Under threat… well-managed state forests in Victoria.

THE newly-formed Native Timber Taskforce is mounting a challenge to the Victoria government’s decision to phase out native forest harvesting by 2030 and immediately ban access to old-growth timber.

In tandem with this action, the taskforce, formed by the Wellington Shire in eastern Victoria, has attacked Bunnings Hardware’s decision to ban what it describes as “illegal” timber products.

The taskforce is chaired by Wellington Shire Council Mayor Alan Hall. Members include the East Gippsland Shire Council, Timber Towns Victoria, Australian Sustainable Hardwoods, Radial Timbers and the Construction Forestry Mining Energy Union (CFMEU).

“The government action and that taken by Bunnings to stop sourcing native timbers from local timber mills is likely to see an increase in imports that are clearly not subject to the same protocols and processes that exist in Victoria, putting at risk some of the world’s most vulnerable species,” Cr Hall said.

Bunnings is demanding all Victorian native forest timber is certified by the Forest Stewardship Council of Australia.

In May, the Federal Court ruled state agency VicForests breached Codes of Practice in relation to the protection of the greater glider and Leadbeater’s possum habitat.

Getting the most from regrowth harvesting of native timbers… Australian Sustainable Hardwoods.

After court orders were received in mid-July, VicForests is appealing the decision, maintaining its management of native timber harvesting “meets the highest standards of forest management”.

VicForests has now lodged a formal complaint against three directors of FSC for breaching standards and articles of constitution.

Quoted on the citizens’ online National Forum, timber merchant David Hutchens has got to the nub of the forest compliance issue. The timber retailer from Geelong who also buys and sells recycled timber, says internationally FSC retains a credible identity as a forest certification body for native forests. (But) in Australia it is not credible in its primary role.

“By any measure, in the 14 years since launching, many small private native forests should have achieved certification – but a mere handful with a small sawlog output have,” he says. “”To keep busy, FSC has been tasked to certify pulp log plantations, paper manufacturers and printers. In the timber arena they have been role-playing to an apparently insistent public demand for FSC-certified native hardwood – which in the retail world, barely exists.”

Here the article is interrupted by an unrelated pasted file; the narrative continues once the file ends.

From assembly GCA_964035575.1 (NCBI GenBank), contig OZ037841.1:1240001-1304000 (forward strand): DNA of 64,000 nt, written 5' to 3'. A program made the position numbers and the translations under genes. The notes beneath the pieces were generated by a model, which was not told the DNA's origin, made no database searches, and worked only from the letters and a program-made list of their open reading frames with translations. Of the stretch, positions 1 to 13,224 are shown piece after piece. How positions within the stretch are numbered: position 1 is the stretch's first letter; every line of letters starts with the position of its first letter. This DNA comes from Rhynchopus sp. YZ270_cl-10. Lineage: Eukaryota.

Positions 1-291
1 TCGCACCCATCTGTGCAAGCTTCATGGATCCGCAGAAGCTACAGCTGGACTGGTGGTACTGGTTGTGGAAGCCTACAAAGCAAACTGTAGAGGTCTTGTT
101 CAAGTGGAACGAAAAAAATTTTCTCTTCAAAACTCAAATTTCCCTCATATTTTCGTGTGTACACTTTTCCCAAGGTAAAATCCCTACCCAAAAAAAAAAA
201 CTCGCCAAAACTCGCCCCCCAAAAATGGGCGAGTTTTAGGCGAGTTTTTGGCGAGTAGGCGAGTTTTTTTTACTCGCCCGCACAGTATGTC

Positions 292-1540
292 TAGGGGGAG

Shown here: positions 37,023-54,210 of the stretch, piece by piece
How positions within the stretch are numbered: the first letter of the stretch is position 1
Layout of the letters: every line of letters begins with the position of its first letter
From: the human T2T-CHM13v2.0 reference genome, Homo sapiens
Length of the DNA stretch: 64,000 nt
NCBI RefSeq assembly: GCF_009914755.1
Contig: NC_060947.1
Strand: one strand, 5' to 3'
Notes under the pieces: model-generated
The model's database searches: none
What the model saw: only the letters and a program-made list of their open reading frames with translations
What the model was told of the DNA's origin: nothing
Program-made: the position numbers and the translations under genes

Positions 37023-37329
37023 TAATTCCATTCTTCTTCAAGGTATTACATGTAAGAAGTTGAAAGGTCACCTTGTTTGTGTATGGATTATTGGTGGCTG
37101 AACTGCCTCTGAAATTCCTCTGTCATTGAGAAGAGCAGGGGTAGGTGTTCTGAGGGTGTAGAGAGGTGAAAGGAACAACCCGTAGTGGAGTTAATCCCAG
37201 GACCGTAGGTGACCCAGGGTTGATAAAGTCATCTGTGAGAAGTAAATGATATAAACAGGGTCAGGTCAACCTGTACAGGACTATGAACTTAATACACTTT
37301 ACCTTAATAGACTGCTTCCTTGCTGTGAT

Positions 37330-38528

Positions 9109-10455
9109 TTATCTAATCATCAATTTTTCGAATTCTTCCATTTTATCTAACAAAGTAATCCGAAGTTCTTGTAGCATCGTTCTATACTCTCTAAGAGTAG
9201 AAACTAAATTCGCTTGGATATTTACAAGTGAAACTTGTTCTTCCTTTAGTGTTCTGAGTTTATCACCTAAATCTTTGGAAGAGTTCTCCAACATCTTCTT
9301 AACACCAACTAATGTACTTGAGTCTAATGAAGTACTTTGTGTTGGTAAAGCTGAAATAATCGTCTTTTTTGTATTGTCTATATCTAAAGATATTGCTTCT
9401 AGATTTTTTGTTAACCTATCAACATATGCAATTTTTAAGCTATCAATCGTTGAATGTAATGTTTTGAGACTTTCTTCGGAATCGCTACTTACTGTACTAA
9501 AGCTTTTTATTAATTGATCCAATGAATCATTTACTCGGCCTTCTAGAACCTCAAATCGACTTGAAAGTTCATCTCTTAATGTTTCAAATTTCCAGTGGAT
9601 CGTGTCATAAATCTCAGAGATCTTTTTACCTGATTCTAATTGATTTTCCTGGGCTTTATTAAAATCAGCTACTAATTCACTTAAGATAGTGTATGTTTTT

Mr Hutchens says Bunnings suppliers managed FSC forest certification for fragile West Papuan rainforests in a developing nation with greater speed and less palaver than VicForests has with compliance for robust eucalypt forests in a first world nation.

“West Papua has stakeholders who are poor, hungry, denied suffrage and desperate for enterprise at village level. Australia has wealth and power concentrated in urban centres and an educated, privileged, organised, and independent-minded knowledge class. These are differentials that play out in forest certification.”

Dr Wayne Tibbits, forest program manager for Global-Mark, which works with more than 5000 clients and about 10,000 current issued certificates, says certification audits to the alternative Australian forest management standard AS4708 assess conformance to a suite of requirements that support the achievement of sustainable forest management that go well beyond and “set the bar” beyond laws and regulations.

More than 11 million ha of forest is now certified in Australia.

Dr Tibbits says a forest manager must comply with all legal requirements plus demonstrate conformance to additional requirements within the standard.

“It is here that the independent audit team is to possess a unique set of competencies for sustainable forest management that go well beyond the regulatory framework,” he said.

Certification to the Australian forest management standard is voluntary, being only achieved and retained on the basis of audits undertaken by an independent third-party audit team from an accredited certification body.
“The Australian forest management standard supports the regulatory framework within which a forest manager operates,” Dr Tibbits said.

“This is through multiple performance requirements embedded in the standard where the adherence to these legal compliance matters must be demonstrated by evidence to an independent audit team.”

Joining the debate, Tim Johnston, CEO, Victorian Association of Forest Industries, said the recent announcement of state-federal matched funding of $4 million to establish forestry research hubs in Victoria ran counter to the state government’s short-sighted native forestry policy, which clearly expected the entire timber and forest industry to transition to plantation resources, no matter how unrealistic that might be.


“In response, I have always said “it’s not a case of one or the other – we need hardwood and softwood, we need native resource and plantations,” Mr Johnston said.

“A prosperous future for Gippsland must include a mix of high-quality hardwoods from state forests and plantation timber at a variety of scales, from stand-alone commercial operations to smaller plantings integrated on farms.”

Mr Johnston added: “Project committees led by the best in our regional industry could drive new product innovation for local and export markets. Forestry research can seek to integrate traditional owner knowledge of land and fire into sustainable, landscape-scale forest management systems.”